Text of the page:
The Bank for International Settlements’ Innovation Hub (BISIH) Swiss Centre, the Swiss National Bank (SNB) and the financial infrastructure operator SIX announced the successful completion of a joint proof-of-concept experiment that integrates tokenised digital assets and central bank money. Project Helvetia explored the technological and legal feasibility of transferring digital assets through the issuing a wholesale CBDC onto a distributed digital asset platform; and linking the digital asset platform to the existing wholesale payment system.
The initiative demonstrated the feasibility and legal robustness of both alternatives in a near-live setup. However, comparing them reveals benefits and challenges. A wholesale CBDC has potential advantages when settling digital assets. Yet it would raise major policy and governance hurdles. Linking existing systems to new DLT platforms would avoid many of these problems, but would forgo the potential benefits of full integration. Project Helvetia explored a wholesale CBDC, restricted to banks and other financial institutions. A retail or general purpose CBDC would address different use cases and have very different policy implications.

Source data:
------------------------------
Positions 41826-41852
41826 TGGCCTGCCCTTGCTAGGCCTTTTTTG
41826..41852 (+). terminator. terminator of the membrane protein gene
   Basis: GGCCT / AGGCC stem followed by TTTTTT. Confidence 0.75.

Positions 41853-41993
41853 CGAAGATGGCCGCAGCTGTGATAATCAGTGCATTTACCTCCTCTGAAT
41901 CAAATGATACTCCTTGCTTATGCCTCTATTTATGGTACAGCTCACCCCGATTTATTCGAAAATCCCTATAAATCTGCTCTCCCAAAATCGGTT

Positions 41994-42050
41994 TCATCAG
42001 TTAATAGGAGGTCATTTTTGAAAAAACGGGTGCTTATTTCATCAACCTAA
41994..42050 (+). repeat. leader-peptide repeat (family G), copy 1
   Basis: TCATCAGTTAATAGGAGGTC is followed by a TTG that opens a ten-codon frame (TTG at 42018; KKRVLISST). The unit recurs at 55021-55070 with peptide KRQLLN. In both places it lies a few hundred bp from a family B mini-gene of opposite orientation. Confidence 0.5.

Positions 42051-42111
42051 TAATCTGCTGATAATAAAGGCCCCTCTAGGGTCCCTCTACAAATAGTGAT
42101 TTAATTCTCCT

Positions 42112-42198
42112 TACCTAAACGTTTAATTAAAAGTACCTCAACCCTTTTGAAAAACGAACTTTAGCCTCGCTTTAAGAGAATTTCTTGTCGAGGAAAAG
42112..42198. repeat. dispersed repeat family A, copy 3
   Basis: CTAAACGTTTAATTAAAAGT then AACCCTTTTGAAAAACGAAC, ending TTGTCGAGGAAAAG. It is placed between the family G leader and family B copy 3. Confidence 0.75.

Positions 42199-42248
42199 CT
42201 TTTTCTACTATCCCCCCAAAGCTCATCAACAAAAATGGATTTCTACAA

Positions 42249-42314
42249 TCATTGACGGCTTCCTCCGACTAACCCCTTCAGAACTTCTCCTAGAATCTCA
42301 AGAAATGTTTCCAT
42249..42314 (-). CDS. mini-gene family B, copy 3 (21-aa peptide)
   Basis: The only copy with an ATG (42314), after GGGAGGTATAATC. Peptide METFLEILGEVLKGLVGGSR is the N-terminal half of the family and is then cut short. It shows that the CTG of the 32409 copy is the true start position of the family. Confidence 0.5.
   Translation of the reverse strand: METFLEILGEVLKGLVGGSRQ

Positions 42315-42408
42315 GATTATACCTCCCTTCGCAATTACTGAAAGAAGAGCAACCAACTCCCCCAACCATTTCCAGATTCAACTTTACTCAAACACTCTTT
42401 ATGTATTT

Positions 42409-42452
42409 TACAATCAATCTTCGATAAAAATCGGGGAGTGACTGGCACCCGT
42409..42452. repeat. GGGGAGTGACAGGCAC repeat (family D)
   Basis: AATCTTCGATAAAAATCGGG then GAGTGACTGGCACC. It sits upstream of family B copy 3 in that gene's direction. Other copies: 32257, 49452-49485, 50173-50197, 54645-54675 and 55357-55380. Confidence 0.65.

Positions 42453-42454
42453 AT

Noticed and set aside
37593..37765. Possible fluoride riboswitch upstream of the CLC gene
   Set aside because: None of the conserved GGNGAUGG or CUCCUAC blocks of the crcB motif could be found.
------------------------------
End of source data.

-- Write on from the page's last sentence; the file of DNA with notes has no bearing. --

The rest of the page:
The proofs of concept are experiments conducted at the BISIH and should not be interpreted as an indication that the SNB is to issue wholesale CBDCs onto SIX Digital Exchange’s (SDX) platform or to allow settlement of SDX transactions in the Swiss Interbank Clearing system.
If wholesale CBDCs are to fulfil their potential as a new means of settlement, their design and implications deserve close study and consideration. This is only possible via continued deliberations and experimentations among central banks and with other stakeholders, such as market supervisors and the private sector. Given the speed of digital transformation, central banks – and others – need to learn fast to make informed policy decisions.